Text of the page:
[00:15:52] Adam: That's right, because you're a, you're, are you in SAG AFTRA?

[00:15:54] Tim: I'm not a sag, I Do

[00:15:57] Adam:

[00:15:57] Tim: Brain Developer. A layman's guide to thinking like a self-aware, small brain introduction. This collection of thoughts on software development gathered by Grug Brain Developer. Grug Brain Developer not so smart, but Grug Brain Developer programmed many long year and learned some things, although mostly still confused. Grug Brain Developer tried to collect learns into small, easily digestible, and funny page. Not only for you, the young Grug, but also for him. Because as Grug Brain Developer get older, He forget important things, like what he have for breakfast, or if pants put on. Big brain developers are many, and some not expect to like this.

[00:16:47] Tim: Big sour face. Think they are big brain developers many. Many, many more, and more even definitely probably, maybe not like this. Mini sour face. Such is internet. Note, Grug wants think big brain, but learn hard way. It's fine. It's free country, sort out at end of day, not really matter too much, but Grug hope you find fun reading and maybe learn from many, many mistake Grug make over long program life.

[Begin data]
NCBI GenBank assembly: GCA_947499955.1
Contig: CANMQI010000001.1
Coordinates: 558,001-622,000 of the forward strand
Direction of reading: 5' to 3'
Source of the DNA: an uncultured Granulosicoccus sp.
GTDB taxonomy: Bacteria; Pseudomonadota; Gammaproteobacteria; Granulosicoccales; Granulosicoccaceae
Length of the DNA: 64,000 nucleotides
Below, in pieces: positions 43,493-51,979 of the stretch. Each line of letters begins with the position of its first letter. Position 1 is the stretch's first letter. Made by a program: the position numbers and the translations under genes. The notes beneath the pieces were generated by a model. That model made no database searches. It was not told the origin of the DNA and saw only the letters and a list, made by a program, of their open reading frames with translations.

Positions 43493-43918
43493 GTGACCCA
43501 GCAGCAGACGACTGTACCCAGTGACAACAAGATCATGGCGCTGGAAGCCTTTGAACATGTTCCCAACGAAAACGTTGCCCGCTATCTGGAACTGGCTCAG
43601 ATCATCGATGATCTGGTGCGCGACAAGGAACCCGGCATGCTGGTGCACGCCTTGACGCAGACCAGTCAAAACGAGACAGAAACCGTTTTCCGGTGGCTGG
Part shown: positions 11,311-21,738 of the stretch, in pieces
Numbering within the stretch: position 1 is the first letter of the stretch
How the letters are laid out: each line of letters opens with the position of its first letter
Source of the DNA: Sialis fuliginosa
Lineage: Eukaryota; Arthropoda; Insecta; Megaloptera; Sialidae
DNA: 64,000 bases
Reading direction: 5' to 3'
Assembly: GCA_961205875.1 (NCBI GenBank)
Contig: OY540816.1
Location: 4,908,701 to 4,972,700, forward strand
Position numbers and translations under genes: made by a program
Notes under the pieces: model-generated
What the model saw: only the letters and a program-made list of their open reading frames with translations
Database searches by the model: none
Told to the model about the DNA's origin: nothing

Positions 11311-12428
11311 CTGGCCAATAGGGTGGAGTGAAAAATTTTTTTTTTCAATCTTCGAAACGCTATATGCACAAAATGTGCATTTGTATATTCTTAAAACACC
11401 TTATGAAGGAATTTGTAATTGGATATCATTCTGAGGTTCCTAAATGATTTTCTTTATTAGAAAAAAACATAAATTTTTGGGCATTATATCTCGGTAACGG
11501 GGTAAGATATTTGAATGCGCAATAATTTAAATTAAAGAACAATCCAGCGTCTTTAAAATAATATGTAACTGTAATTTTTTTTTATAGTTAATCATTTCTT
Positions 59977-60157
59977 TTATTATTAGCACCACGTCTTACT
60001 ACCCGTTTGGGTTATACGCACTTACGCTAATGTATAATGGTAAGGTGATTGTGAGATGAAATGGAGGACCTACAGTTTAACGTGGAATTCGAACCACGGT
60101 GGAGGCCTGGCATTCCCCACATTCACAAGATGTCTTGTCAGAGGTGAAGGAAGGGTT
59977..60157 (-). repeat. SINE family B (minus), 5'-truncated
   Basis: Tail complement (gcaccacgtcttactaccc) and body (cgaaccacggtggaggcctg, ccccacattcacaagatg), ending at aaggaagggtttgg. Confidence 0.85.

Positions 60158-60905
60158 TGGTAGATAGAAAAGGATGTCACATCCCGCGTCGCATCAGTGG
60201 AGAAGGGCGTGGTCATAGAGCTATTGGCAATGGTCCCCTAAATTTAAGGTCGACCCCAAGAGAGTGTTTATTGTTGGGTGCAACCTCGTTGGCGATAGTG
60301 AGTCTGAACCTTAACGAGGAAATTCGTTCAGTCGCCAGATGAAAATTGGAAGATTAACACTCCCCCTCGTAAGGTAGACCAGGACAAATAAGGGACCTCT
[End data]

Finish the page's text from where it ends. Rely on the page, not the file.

[00:17:18] Ben: Very

[00:17:18] Adam: there you go. Now,

[00:17:19] Carol: Yes.

[00:17:19] Adam: to expect is going to be good.

[00:17:22] Microservices

[00:17:22] Adam: Okay. So, so Grug, what do you think about microservices?

[00:17:25] Tim: Grug wonder why big brain take hardest problem, factoring system correctly, and introduce network call too.

[00:17:34] Carol: Oh, man.

[00:17:35] Tim: Seem very confusing too, Grug.

[00:17:38] Carol: Oh, I think that's what we all said when we were like, let's go microservices. And then we're like, why'd we go microservices? Let's go back to monolith, please.